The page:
Portrait of a brave boy grown to manhood

Austin Carter was bullied in a public way this month — with an expletive-laced Facebook post in which a schoolmate threatened to shoot him. The effect was magnified with media coverage.

But Austin will not be cast in the role of a victim. He’s lived with autism all his life. Yet, he is not someone to pity. With the help of his family and his school, he has bravely embraced the world and its many challenges.

He agreed to talk to us about how the public bullying affected him. But we came away with a whole lot more. We came away with a reverence for the strong bond between Austin and his mother, Stephanie Carter. She wouldn’t believe it when, as a young parent, she was told her son would probably never learn to talk.

Austin talks now, with a low quiet voice. And he speaks words that show a wisdom beyond his 15 years.

Mostly, we were impressed by his honesty, his telling of truths even when they might not be flattering to himself.

In recording Austin’s story here, we hope our readers will see the brave young man that we do, and will also understand the supports that have shaped him — a friendly village cop, a caring teacher, a best friend, a loving family.

These are the threads of a tapestry too strong to unravel with the ugly words of harassment.

Austin starts by talking about one of his favorite things — sports. He likes to play basketball and football. He’s on the Unified team at Guilderland High School.

The basketball season has just ended and he earned a varsity letter. He’s proud of that.

“I like to play a lot,” he said. “I like it when I make baskets and I like to be able to pass the ball to my teammates.”

His Unified teammates have been important to him lately.

After the Facebook post was made public, after the classmate who harassed him was arrested, Austin’s teammates told him they have his back. That made him feel better. “One of my basketball buddies told me how angry he was.”

He remembers the anger and hurt he felt when he first saw the post. When he describes it, his usually calm voice has a catch in it.

Austin was upstairs in the bedroom in his Altamont home when he read the post on his phone. “When the text popped up on Facebook, it made me nervous and really upset,” he recalled.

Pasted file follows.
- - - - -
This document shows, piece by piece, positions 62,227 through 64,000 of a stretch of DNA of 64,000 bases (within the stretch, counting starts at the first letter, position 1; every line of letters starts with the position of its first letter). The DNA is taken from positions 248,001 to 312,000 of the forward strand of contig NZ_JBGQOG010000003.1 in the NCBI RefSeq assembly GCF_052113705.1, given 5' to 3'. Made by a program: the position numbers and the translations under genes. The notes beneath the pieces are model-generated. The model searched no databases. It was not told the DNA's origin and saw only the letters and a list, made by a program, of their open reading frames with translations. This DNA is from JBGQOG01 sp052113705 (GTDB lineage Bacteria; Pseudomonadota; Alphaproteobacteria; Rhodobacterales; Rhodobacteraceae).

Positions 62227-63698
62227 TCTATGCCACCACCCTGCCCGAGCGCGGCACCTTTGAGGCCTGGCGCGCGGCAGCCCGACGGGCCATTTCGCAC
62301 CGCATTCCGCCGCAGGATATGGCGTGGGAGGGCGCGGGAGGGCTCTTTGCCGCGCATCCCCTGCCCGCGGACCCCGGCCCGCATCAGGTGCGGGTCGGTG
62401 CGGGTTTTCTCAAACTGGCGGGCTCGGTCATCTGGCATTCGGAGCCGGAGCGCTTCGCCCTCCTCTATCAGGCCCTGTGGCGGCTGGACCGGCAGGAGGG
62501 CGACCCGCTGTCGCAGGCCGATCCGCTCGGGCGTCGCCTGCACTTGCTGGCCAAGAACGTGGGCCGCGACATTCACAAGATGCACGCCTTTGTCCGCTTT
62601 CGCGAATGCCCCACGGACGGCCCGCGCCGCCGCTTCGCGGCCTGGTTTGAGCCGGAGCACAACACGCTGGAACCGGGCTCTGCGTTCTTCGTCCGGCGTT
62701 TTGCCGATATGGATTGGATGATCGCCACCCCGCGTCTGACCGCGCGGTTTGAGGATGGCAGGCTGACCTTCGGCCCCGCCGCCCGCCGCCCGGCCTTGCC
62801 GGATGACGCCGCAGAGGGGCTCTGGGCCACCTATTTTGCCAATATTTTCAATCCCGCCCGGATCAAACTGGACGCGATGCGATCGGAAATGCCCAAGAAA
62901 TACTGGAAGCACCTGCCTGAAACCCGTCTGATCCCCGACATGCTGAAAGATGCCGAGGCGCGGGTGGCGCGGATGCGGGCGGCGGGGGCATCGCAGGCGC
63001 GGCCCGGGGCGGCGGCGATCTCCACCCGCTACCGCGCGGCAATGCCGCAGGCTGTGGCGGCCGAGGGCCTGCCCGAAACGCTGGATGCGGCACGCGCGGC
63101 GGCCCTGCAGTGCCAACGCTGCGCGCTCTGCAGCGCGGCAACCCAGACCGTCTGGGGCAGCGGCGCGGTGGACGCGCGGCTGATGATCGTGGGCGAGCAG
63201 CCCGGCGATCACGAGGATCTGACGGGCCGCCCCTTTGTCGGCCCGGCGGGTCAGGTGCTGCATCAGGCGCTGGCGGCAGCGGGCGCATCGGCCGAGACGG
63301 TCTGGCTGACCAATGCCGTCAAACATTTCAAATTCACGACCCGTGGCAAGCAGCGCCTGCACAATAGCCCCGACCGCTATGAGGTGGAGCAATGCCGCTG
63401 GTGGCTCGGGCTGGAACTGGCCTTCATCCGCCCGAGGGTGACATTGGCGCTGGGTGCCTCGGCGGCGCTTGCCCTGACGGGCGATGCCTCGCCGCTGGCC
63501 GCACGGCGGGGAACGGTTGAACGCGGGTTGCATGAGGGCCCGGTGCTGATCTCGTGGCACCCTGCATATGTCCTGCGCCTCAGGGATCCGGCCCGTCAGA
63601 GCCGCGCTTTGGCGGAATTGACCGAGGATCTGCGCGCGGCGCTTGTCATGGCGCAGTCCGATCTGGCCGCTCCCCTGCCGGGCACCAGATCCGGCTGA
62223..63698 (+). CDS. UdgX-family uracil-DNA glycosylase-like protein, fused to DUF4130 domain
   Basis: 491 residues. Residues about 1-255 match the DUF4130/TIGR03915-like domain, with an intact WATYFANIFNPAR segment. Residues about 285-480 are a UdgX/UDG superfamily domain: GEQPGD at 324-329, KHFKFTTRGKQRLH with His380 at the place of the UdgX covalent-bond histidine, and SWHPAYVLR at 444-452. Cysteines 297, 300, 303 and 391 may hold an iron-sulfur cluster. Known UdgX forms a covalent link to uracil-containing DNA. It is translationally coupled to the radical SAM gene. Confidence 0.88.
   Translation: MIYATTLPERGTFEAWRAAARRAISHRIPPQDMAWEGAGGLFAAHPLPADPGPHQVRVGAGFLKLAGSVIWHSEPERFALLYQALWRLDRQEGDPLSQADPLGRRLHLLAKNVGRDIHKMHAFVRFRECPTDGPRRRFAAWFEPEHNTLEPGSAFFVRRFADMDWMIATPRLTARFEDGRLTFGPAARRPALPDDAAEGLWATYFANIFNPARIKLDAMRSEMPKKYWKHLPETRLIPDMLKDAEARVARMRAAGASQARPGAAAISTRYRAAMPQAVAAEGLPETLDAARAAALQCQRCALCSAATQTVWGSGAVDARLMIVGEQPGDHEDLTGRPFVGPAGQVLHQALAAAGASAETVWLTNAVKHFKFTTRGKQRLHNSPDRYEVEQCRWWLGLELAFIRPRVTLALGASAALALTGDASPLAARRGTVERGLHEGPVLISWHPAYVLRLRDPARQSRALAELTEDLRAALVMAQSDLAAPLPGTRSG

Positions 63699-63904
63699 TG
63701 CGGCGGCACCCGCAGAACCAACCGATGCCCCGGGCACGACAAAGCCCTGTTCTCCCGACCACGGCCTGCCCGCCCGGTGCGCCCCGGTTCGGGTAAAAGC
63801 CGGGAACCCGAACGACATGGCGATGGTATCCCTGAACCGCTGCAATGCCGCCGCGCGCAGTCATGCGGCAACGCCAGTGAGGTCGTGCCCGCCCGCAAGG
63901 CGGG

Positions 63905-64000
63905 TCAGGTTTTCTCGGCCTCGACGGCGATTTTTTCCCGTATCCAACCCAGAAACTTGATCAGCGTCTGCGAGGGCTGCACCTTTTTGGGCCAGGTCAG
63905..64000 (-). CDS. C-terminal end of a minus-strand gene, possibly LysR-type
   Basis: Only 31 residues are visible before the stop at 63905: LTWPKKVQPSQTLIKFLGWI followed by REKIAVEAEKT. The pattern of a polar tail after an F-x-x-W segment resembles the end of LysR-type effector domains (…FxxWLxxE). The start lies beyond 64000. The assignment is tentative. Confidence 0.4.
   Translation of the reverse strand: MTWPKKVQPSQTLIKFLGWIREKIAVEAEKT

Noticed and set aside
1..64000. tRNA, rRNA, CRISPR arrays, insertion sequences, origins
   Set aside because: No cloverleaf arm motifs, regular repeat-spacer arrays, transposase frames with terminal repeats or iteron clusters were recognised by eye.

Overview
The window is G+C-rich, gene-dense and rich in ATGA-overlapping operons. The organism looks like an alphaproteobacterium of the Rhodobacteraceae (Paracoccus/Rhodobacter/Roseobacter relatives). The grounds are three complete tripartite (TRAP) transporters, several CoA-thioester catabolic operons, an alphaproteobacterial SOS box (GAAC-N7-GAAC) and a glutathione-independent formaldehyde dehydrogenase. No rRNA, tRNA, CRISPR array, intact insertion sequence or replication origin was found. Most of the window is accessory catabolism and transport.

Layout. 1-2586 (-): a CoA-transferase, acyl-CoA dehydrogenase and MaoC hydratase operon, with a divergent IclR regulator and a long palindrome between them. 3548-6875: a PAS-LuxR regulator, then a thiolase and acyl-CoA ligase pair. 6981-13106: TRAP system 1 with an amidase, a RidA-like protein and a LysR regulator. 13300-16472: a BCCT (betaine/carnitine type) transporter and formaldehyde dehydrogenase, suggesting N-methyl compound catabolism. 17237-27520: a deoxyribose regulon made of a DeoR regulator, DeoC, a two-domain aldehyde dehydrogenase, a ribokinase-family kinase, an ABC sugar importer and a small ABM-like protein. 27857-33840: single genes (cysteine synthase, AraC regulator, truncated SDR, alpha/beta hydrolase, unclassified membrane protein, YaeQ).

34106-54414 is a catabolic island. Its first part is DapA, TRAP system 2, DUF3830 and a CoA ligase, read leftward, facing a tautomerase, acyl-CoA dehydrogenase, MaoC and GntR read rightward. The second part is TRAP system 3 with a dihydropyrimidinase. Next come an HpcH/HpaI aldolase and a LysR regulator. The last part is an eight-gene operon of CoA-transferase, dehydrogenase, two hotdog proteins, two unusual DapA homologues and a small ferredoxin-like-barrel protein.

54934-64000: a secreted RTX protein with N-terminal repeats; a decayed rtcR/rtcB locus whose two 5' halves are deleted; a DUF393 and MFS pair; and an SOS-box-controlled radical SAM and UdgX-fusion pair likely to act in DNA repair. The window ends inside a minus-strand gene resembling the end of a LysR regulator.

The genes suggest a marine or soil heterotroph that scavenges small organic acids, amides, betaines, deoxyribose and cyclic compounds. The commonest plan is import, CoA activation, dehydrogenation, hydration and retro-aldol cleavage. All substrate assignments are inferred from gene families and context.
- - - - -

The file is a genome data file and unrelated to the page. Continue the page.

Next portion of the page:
He came downstairs and showed it to his mother and stepfather.

They had tried to get help when he was bullied before but to no avail. Recently, he and his best friend, Jay, had been playing football in Keenholts Park. The friends are inseparable in their free time — last summer they went to the Altamont Fair together every day the fair was open. Austin especially liked going on the rides, eating fried dough, watching the racing pigs, and feeding the tall giraffe in the circus tent.

The football they tossed around that day in Keenholts Park was brand new. Austin had saved up for it, starting with Christmas money, and earning the rest through household chores.  He loves football — watching games every Sunday — and can recite names and positions of players past and present with uncanny accuracy.

His favorite player is Ray Lewis, number 52 for the Baltimore Ravens, now retired. “He was a great linebacker. He could sack quarterbacks,” said Austin of his favorite player. But, beyond that, “He had the energy to get the Ravens’ defense fired up.”

The two friends were tossing around the prized new football when other boys started mocking Austin. “They were laughing because of my voice,” he said.

“We tried to address that,” said Austin’s mother. “The school said it didn’t happen on school property so there was nothing they could do….The police said there was nothing against the law.”